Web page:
Here in Seattle we like cool. Not the finger-snapping, head-bobbing, dark-sunglasses kind. The contemplative gray weather, subdued clothing and any-car-color-but-red kind. We believe in elegance over flash, doing over bragging, and pocket protectors over gold chains. A special occasion calls for a microbrew by the fire with friends on a rainy night, not Cristal on a sundrenched Malibu cliff with helicopters clattering overhead.
Which is why the Four Seasons Seattle is perfect. It's everything a celebration-minded local could want, and everthing a luxury-minded tourist needs for a glimpse into our character.
Rising in a discreet block of stone and glass at the south end of the Pike Place Market, the Four Seasons does not dominate Seattle's skyline. Instead its shape echoes that of the Seattle Art Museum directly across the street. The hotel's location makes it possible to step directly out of the foyer to two of Seattle's major attractions.
That foyer pays homage to the location - housing a museum-worthy collection of works by promininent Northwest artists. But in keeping with Seattle style, the art never calls attention to itself. You'll notice it when you look for it. Maybe while you're sitting by the sleek modern gas fireplace or headed to the hotel's ART Restaurant for dinner. There, behind a ceiling-high screen of stored Northwest wines a mix of locals and hotel guests are silhoutted against the shimmering bay. Servers glide back and forth lofting plates of Pike Place Market delicacies transformed into colorful arrangements like culinary versions of the bouquets sold by the market's flower vendors.
For our first visit to a Four Seasons hotel, my husband and I stayed in the least-expensive room we could book. Even so we found the level of luxury bordering on alarming. Twice-daily service, a pre-filled ice bucket and a view of ferries and freighters sliding across a section of Elliott Bay were some of the surprises. Also remarkable for a luxury hotel was the complimentary wi-fi.
Best of all was the bathroom - a palace of warm brown marble with a separate room for every purpose. Between the dual-headed shower and the bathtub big enough for snorkeling I would have begun to look like a Shar Pei puppy if I had remained much longer.
Not unexpectedly there was no in-room coffeemaker. We briefly toyed with the idea of pulling on jeans and sweaters to walk to the Market, but decided that we hadn't distilled an eternity of long work hours and late meetings into a night at the Four Seasons to do what we could do any other day. So we called room service. The coffee setup arrived to the minute of when it was promised, and another staffer arrived later unbidden to whisk away the empty dishes.
For a luxury visit to Seattle it would be hard to top the Four Seasons.While the rest of the country broils, the Four Seasons is as cool and collected as a Seattle summer.
Sunday, July 22, 2012
On July 18 the New York Times ran an article on the pros and cons of "cafeteria" pricing for coach airfares. You know, those beguiling palm-fringed ads for cheap flights that morph, by the time you've "chosen" to pay for "extras" like checked (or in some cases carry-on) baggage, water and toilet paper, into less-alluring deals.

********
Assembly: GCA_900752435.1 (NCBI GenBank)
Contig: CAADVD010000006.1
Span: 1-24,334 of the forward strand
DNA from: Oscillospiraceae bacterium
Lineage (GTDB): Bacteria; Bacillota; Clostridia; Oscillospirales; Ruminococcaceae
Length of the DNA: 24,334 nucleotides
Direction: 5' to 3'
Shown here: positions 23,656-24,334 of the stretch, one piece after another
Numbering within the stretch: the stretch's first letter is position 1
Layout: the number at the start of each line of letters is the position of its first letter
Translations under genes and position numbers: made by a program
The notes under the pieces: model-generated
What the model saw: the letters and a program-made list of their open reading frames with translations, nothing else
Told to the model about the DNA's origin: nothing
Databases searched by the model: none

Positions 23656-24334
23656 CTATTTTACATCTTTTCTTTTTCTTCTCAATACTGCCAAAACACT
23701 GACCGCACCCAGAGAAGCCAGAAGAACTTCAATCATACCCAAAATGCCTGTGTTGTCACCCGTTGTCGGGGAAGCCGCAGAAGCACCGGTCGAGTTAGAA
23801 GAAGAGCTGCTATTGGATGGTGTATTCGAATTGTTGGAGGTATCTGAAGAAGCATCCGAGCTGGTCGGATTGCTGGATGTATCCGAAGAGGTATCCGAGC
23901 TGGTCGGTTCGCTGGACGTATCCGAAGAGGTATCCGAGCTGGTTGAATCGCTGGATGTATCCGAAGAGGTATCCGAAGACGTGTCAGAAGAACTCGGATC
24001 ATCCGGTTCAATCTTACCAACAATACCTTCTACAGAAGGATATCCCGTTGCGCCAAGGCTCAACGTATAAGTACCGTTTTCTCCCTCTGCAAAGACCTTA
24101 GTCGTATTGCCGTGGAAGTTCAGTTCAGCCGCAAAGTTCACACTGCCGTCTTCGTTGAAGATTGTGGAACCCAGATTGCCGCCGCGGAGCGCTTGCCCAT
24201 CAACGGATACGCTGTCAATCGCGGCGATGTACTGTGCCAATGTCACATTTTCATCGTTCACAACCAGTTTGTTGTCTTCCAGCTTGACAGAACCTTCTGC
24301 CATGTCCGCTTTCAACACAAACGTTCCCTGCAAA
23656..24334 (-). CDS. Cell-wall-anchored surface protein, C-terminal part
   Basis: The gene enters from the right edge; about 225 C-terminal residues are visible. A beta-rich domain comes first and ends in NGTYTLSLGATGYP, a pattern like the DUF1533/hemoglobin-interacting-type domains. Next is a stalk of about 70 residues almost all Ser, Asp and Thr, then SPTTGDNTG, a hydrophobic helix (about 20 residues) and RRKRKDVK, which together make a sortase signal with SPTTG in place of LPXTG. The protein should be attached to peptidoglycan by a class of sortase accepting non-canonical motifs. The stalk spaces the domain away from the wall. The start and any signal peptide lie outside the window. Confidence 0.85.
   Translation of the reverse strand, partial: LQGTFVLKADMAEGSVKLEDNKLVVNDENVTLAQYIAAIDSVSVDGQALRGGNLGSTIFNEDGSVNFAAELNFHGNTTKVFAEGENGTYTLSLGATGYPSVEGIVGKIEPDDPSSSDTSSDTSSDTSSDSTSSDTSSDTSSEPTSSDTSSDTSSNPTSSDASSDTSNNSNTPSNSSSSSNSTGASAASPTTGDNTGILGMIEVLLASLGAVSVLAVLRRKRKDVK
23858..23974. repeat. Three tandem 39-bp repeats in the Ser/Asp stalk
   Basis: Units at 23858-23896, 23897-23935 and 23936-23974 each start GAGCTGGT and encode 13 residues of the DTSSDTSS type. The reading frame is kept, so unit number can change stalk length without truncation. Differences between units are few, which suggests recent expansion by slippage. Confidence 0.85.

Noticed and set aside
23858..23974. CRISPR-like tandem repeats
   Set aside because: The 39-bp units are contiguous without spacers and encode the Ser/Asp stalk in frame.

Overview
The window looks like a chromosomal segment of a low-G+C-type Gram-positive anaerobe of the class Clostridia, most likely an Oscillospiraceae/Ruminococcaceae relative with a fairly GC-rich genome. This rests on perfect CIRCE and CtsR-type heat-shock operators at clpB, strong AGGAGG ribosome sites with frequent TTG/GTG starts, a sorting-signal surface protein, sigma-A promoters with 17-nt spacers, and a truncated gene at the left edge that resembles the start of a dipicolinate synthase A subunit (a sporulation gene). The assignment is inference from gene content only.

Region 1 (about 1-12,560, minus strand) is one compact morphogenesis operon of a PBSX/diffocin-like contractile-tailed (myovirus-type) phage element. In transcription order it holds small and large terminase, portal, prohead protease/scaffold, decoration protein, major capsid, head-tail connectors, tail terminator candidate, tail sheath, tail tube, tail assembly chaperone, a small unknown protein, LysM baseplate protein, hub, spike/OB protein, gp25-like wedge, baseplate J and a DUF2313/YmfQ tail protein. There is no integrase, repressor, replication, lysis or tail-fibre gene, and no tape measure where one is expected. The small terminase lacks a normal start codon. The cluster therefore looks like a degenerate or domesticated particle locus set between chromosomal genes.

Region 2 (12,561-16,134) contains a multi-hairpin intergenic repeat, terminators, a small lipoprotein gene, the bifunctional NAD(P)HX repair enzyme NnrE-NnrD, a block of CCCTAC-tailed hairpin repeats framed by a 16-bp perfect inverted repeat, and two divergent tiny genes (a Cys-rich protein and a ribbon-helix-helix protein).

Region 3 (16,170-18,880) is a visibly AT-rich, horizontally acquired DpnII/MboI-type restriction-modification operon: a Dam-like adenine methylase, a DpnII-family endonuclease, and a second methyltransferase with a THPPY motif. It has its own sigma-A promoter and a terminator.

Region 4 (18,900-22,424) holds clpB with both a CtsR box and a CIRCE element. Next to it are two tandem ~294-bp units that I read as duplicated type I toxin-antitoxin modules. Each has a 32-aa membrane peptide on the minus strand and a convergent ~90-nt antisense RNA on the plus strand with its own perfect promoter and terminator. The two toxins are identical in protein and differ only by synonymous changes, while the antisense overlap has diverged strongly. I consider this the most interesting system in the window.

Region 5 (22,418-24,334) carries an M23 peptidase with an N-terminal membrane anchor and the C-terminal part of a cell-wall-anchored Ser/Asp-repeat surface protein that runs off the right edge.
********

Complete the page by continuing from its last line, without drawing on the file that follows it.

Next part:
This fee structure has been lauded for giving customers the freedom to choose only those services for which they want to pay. It's hard to fault that argument, and perhaps I'm just revealing myself to be a dinosaur (maybe pterodactyl is a better metaphor) by my struggle to abandon the notion that little comforts and amenities like pillows, blankets and luggage transport are as inherent and non-negotiable a part of the flying experience as jet fuel and landing gear.
I now imagine Michael O'Leary, CEO of the legendarily "no-frills" Ryanair, thinking "Hmmm, jet fuel. Perhaps the flight attendants should pass the hat up and down the aisles a few times before takeoff. If enough passengers kick in, the pilot will fire up BOTH engines!"
But I digress.
The Times article noted that in a recent poll of air travelers 16 percent of respondents said they would pay extra to be first off the plane.
I'd pay extra to be first off the bus, or first in line at the discount lingerie bin at the start of Nordstrom's half-yearly sale, but that doesn't mean it's right. The problem with the airlines' ever-growing list of fee-based "amenities" is that they further separate the "haves" from the "have-nots."
Of course air travel itself is hardly one of life's necessities, and the world has far more pressing problems than whether Delta should charge for blankets. Airlines, like ocean liners, have a long and glorious tradition of charging extra for services. It's always been possible to pay double or triple the coach fare for the privilege of turning left when boarding the plane, to swill Champagne in an airborne BarcaLounger while the masses behind the curtain jostle for the armrests.
But the coach experience used to shared equally by all. The thrifty business traveler, the young family and the backpacking student had the same chances at a window or aisle seat, overhead bin space, exit-row legroom and boarding priority. Some flights you won,some you lost. But everyone was in the same boat, or plane.
Today, with the opportunity to buy your way ahead of fellow slightly-less-flush coach passengers, the creeping class-stratification of American life is reaching into Economy. Travel, even its vicissitudes, should be something that brings people together. An airfare policy encouraging cash competition for basic amenities at the expense of one's seatmate, seems like abandonment of a fundamental business commitment to provide a quality experience for all customers.
Now if you'll excuse me, I'm going to spread my leathery wings and turn my long, pointed head back home.